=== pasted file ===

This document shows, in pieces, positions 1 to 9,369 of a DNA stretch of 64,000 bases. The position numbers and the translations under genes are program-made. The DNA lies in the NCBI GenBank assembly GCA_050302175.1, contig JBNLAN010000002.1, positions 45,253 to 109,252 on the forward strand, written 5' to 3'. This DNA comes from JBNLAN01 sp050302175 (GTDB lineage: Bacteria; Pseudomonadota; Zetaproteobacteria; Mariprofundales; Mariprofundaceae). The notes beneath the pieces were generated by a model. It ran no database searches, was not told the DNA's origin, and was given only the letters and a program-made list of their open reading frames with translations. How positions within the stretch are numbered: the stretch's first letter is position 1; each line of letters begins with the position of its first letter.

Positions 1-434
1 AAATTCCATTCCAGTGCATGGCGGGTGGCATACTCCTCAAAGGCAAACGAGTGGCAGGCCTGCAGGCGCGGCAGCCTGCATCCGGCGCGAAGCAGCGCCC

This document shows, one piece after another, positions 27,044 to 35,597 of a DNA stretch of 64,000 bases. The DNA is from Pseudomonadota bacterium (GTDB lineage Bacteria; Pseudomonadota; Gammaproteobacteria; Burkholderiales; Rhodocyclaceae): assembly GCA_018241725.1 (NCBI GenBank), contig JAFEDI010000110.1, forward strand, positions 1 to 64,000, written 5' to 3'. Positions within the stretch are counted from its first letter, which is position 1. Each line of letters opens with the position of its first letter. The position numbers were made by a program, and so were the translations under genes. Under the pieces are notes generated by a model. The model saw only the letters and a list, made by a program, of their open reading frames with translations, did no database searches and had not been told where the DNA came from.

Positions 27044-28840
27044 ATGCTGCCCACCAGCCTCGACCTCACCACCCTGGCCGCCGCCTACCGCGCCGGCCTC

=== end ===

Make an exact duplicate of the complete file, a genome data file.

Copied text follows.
This document shows, in pieces, positions 1 to 9,369 of a DNA stretch of 64,000 bases. The position numbers and the translations under genes are program-made. The DNA lies in the NCBI GenBank assembly GCA_050302175.1, contig JBNLAN010000002.1, positions 45,253 to 109,252 on the forward strand, written 5' to 3'. This DNA comes from JBNLAN01 sp050302175 (GTDB lineage: Bacteria; Pseudomonadota; Zetaproteobacteria; Mariprofundales; Mariprofundaceae). The notes beneath the pieces were generated by a model. It ran no database searches, was not told the DNA's origin, and was given only the letters and a program-made list of their open reading frames with translations. How positions within the stretch are numbered: the stretch's first letter is position 1; each line of letters begins with the position of its first letter.

Positions 1-434
1 AAATTCCATTCCAGTGCATGGCGGGTGGCATACTCCTCAAAGGCAAACGAGTGGCAGGCCTGCAGGCGCGGCAGCCTGCATCCGGCGCGAAGCAGCGCCC

This document shows, one piece after another, positions 27,044 to 35,597 of a DNA stretch of 64,000 bases. The DNA is from Pseudomonadota bacterium (GTDB lineage Bacteria; Pseudomonadota; Gammaproteobacteria; Burkholderiales; Rhodocyclaceae): assembly GCA_018241725.1 (NCBI GenBank), contig JAFEDI010000110.1, forward strand, positions 1 to 64,000, written 5' to 3'. Positions within the stretch are counted from its first letter, which is position 1. Each line of letters opens with the position of its first letter. The position numbers were made by a program, and so were the translations under genes. Under the pieces are notes generated by a model. The model saw only the letters and a list, made by a program, of their open reading frames with translations, did no database searches and had not been told where the DNA came from.

Positions 27044-28840
27044 ATGCTGCCCACCAGCCTCGACCTCACCACCCTGGCCGCCGCCTACCGCGCCGGCCTC